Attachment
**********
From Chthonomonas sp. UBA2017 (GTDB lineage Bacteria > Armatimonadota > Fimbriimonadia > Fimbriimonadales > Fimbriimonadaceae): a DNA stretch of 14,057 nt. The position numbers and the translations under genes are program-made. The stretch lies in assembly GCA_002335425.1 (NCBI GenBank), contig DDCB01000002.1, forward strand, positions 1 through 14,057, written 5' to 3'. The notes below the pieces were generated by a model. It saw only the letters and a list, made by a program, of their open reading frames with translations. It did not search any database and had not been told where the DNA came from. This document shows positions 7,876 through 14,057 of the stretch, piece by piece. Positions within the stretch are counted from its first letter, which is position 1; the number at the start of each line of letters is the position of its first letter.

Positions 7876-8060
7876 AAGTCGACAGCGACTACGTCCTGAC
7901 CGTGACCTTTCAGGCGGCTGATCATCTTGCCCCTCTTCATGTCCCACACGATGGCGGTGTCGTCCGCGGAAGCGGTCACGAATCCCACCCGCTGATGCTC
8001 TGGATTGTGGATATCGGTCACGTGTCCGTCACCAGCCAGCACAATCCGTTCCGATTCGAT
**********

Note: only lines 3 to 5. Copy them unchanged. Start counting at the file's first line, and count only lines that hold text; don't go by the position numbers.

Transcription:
7876 AAGTCGACAGCGACTACGTCCTGAC
7901 CGTGACCTTTCAGGCGGCTGATCATCTTGCCCCTCTTCATGTCCCACACGATGGCGGTGTCGTCCGCGGAAGCGGTCACGAATCCCACCCGCTGATGCTC
8001 TGGATTGTGGATATCGGTCACGTGTCCGTCACCAGCCAGCACAATCCGTTCCGATTCGAT